Of the ancient entrance to the castle, located to the south of the donjon, only the arch with the first of the three arches that originally opened onto the bridge that spanned the moat is preserved.
Once incorporated into the structure by the salt block that surrounded it, demolished in the 19th century, stands alone the ancient donjon, connected to the structure by a simple entrance gate. Equipped with a tower with a clock, secret passages leading outside the manor started from the basement, now walled up. The
fortress was built on a hillock around 1413 at the behest of Pier Maria I de' Rossi, father of Pier Maria II, to defend the fortified village of San Secondo, over which the Rossi family had claimed rights since the 12th century and exercised lordship as counts from 1365.
In the 16th century, the castle was transformed from a defensive fortress into a sumptuous residence. The lineage reached the height of its splendour towards the middle of the century. In 1817, the last Count of the Rossi family, Gian Girolamo, left the usufruct of the Rocca to his brother Guido and named Count Ferdinando Vaini as sole heir. In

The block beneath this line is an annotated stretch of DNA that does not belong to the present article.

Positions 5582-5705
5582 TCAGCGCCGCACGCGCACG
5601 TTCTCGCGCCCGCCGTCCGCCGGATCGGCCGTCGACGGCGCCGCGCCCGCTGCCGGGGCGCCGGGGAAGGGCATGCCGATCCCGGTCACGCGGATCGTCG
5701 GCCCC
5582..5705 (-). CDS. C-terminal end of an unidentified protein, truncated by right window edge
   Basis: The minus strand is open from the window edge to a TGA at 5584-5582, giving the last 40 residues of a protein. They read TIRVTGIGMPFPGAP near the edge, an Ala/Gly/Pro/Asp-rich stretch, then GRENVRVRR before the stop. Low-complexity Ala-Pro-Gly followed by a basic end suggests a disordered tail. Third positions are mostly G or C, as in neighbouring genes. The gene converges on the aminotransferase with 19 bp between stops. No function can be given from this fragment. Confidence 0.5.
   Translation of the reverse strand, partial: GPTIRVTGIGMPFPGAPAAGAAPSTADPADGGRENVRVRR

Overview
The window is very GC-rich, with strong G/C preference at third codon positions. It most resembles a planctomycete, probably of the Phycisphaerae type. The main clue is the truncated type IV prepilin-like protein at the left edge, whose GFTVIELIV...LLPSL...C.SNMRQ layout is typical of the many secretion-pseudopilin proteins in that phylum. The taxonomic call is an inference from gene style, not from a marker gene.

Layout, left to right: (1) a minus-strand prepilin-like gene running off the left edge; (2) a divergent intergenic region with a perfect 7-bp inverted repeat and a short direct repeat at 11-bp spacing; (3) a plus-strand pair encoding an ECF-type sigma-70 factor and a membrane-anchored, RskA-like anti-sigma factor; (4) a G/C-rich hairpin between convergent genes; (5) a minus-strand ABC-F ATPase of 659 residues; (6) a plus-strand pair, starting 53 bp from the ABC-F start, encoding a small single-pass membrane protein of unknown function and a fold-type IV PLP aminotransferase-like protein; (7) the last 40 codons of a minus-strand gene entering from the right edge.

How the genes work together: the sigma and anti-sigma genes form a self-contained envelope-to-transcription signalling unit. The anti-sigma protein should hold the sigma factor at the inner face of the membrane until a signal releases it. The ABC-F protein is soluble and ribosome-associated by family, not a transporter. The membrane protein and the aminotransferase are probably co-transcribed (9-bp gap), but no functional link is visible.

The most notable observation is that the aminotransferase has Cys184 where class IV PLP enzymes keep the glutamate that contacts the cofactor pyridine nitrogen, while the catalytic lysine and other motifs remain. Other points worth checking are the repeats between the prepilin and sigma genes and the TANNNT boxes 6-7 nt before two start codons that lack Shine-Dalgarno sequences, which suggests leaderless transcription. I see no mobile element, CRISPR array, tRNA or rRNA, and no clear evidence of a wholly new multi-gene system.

1825, on Guido's death, the entire property passed to the Vaini family who, unable to cover the running
costs, sold the furnishings and demolished a large area of the manor house. Despite this loss, the most beautiful part of the castle can still be visited today.
The Hall of the Red Deeds is the most important and majestic in the castle. A
masterpiece of 1200 square metres of frescoes by some of the most important artists of the time (Cesare Baglione, Orazio Samacchini, Ercole Pio, Bertoja). A succession of grotesques and allegories, interrupted by 13 large-scale fresco paintings depicting as many episodes that were fundamental to the Rossi family, starting from 1199 and ending in 1542.
The Sala dell'Asino d'Oro (Golden Donkey Room), one of the oldest in the castle (dated between 1528 and 1532), is an undisputed jewel that has been excellently preserved. It
was once the bridal chamber and is dominated in the ceiling by 17 paintings from Apuleius' 'The Metamorphoses', with a focus on the story of 'Lucius the donkey', without any reference to 'Cupid and Psyche', a fable generally dear to Renaissance artists. This choice makes the fresco ununicum in its genre.
The Aesop Gallery, with its array of fables inspired by the ancient Greek writer, is one of the richest dedicated to this genre. Among the best-known stories represented: The Wolf and the Lamb, The Fox and the Lion, The Fox and the Mask.